As we reflect on 75 years of Indian independence, we would be remiss if we didn’t acknowledge the national economic renaissance of the past two decades, made possible by the relentless technology-centric innovations of the country’s dynamic companies, visionary policymakers, and ambitious people.
India remains the fastest-growing major economy, expanding at a rate almost three times the world average and on track to become a US$5 trillion economy before the end of the decade. During a speech at a virtual business forum in June, Prime Minister Narendra Modi noted that the digital transformation driving much of that expansion is unprecedented on the world stage, predicting that the value of India’s digital economy alone will surpass US$1 trillion as early as 2025.Aspir
If anything, the COVID-19 pandemic accelerated India’s digitization. For example, in FY22, Universal Payments Interface (UPI) processed more than 46 billion transactions, breaching the US$1trillion mark, as consumers concerned about face-to-face transactions turned to e-payment methods. The target for UPI is to process a billion transactions a day in the next five years. We also saw the introduction of innovative digital health platforms, such as the open source CoWIN vaccination registration and monitoring system used by millions of citizens across India.
Why is India such fertile ground for such a digital proliferation? Among the favorable conditions are the country’s deep pool of technically educated professionals; its enterprising culture, now being liberated by more favourable regulations; its bold, government-supported digital programmes; its highly competitive domestic economy, fueled by an expanding middle class; and its fast-growing ecosystem of digital startups.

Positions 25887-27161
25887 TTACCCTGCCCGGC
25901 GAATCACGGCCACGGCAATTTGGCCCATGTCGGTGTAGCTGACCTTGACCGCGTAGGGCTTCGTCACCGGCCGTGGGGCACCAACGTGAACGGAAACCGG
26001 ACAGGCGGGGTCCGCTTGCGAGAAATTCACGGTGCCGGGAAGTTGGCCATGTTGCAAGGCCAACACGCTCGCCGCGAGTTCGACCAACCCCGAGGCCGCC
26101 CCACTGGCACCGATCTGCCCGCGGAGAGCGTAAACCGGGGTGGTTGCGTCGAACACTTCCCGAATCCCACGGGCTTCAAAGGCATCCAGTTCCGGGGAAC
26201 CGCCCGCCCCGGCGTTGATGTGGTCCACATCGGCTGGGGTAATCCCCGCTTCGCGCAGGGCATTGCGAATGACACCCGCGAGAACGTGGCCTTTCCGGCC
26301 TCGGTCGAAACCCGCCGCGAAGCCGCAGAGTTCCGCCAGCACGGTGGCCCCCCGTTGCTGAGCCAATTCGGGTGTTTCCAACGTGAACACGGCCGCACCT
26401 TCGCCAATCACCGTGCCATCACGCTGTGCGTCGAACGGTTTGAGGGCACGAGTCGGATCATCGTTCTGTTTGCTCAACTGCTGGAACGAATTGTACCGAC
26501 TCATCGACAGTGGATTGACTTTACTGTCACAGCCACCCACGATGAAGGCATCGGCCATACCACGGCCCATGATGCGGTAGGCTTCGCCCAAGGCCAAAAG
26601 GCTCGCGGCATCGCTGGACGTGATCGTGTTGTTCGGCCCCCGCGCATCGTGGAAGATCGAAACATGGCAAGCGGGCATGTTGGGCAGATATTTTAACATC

We used to hear about a lag in India when it came to adopting the latest technologies. No longer. Today, Indian businesses and consumers are at the forefront of tech invention, development, and adoption, whether it’s with 5G wireless, artificial intelligence, blockchain, high-performance computing, or other advanced technologies.
Consider the country’s vibrant startup ecosystem, now the third largest in the world after the U.S. and China. The number of newly recognized startups In India, most of them digitally focused, increased to more than 14,000 in 2021-’22, from only 733 just five years ago, according to a report by the Department for Promotion of Industry and Internal Trade (DPIIT).
One promising startup, Bengaluru-based Aindra Systems, is using cloud-based high-performance computing to lower India’s staggeringly high death rate from cervical cancer. Another exciting startup, and a winner in a recent Startup Idol competition, is DeepVision Tech, a Bengaluru-based developer of an AI platform that enables easy two-way communication between speech- and hearing-impaired individuals who use sign language and those who don’t know it.
Of the more than 1,000 “unicorns” worldwide—pre-IPO companies valued at US$1 billion or more—74 are based in India, according to the latest list compiled by CB Insights. As recently as 2012, no unicorns were based in India.